If you're trying to establish a new station, you should also consider membership in the Intercollegiate Broadcasting System, IBS. We are a non-profit association and foundation of over 1,000 college radio and high school stations. IBS has protected and serve our IBS Members for over 68 years. IBS has helped hundreds of stations to get started and in their continued operation. Our email address is: IBSHQ@aol.com
There are a lot more factors to take into account. For example, will the station be licensed to the college or to another non-profit organization? Will it get free space from the college and operate like a student activity? What department will it be under - student activities or an academic department? How will it be governed and funded? Will it be open to participation only by students or will it also be open to community volunteers? What kind of program schedule do you propose? (Sketch out a sample week's worth). Can you operate during vacations and summer recess and if so, will you have enough people available to do it?
These are just some of the kinds of questions that will need to be answered. And there are a lot more details that we haven't gone into here.
Of course, hundreds of college stations have already done this, so it is not impossible. The biggest factor may be where you're located. In a major city, the chances of an availabile frequency are very low. Out in the rural areas, chances are better, but not guaranteed.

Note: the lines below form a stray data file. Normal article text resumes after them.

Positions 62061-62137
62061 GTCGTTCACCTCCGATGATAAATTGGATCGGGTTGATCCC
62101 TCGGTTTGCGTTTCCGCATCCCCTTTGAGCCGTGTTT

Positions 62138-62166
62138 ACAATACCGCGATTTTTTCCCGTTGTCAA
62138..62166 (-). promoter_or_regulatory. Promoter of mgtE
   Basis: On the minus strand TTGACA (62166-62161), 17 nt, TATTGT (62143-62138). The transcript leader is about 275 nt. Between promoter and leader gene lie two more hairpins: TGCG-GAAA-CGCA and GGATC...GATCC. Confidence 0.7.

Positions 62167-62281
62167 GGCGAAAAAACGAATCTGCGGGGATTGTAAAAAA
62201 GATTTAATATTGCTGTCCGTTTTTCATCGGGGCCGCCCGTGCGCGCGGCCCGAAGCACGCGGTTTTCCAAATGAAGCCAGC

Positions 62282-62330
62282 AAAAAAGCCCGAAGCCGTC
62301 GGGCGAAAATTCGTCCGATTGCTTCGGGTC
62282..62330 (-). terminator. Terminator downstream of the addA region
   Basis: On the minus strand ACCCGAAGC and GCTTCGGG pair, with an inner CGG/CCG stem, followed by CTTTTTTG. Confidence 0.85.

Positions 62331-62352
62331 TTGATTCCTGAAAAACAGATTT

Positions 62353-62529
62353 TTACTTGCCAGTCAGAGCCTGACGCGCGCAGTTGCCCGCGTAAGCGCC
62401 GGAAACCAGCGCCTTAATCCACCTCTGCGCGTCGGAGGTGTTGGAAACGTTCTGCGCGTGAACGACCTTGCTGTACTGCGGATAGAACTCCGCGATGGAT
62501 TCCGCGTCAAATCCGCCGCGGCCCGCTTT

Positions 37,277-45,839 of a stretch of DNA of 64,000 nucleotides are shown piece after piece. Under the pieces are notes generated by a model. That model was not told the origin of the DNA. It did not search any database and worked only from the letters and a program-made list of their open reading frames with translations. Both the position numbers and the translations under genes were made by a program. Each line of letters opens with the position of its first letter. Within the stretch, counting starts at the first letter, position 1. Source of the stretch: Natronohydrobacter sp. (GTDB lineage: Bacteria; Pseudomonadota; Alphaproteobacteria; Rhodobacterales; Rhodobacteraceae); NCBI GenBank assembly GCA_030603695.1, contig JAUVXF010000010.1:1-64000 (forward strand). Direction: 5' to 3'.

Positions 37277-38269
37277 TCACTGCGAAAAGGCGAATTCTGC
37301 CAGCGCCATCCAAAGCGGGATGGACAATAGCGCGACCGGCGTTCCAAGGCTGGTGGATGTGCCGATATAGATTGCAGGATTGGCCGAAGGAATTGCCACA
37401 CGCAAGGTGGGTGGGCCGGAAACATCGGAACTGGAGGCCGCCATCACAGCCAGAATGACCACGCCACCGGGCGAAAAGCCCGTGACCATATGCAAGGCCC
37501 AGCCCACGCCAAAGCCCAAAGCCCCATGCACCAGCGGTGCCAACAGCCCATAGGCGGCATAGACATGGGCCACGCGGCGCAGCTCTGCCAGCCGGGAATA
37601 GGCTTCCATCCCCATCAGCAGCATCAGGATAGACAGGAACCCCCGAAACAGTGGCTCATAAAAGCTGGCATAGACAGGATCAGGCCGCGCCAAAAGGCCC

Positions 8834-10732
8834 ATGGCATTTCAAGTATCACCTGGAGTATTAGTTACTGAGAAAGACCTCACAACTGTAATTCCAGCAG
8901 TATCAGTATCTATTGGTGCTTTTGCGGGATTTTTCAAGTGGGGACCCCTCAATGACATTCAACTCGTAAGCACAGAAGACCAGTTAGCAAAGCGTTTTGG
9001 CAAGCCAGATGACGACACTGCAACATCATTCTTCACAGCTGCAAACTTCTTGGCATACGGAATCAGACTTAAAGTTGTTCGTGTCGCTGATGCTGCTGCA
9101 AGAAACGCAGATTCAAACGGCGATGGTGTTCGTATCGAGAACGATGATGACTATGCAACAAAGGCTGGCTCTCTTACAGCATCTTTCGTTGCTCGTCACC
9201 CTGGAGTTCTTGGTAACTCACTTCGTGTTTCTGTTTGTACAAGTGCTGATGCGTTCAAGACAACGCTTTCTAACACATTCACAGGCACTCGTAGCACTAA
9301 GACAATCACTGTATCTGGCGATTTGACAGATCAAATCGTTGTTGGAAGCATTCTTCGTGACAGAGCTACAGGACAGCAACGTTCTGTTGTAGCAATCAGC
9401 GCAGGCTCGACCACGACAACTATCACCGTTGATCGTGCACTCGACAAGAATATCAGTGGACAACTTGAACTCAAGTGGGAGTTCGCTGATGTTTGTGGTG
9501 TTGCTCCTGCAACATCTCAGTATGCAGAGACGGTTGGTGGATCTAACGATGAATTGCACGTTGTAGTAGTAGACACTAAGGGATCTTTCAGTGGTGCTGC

Again, for me help, get in touch with us at IBS.
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How can you increase your station's coverage?
If you've already got a licensed noncommercial FM station, and
you want to expand the coverage, the process is similar to staking
out a new noncomm FM. First, a frequency search must be done -
usually by a hired consultant - to find out if there is room on
your present frequency or, if not, on another noncommercial
freqency between 88.1 and 91.9 MHz available in your area which
could take your proposed power at the proposed location and
height, without creating or receiving interference from other
stations on the same frequency or those a couple of places on both
sides of it.
Again, things can be very tight and available space is hard to find in many areas. But, if you do, you usually hire the consultant that did the frequency search to prepare an FCC application for a construction permit. Essentially, this says, here's what you'd like to build, here's how much we estimate it will cost to build and run, and we have the money to do it. If it's clean (from an engineering/technical/legal point of view), you get a construction permit. That gives you 18 months to build. You can then go on the air with the increased facilities, but you must apply immediately for a license to continue to operate. The license itself is fairly routine - it's the construction permit that takes the real work.
Remember, with FM, both power and height count. If you maintain the same power but increase your antenna height above average terrain, your coverage will increase. In fact, some stations have actually reduced their power, but increased height to a point where they get greater coverage at less power.
Again, IBS membership can provide some of the help you'll need along the way.
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IBS World Headquarters: 367 Windsor Highway, New Windsor, NY 12553 Phone: 845-565-0003 FAX: 845-565-7446
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|New York City: 917-338-7572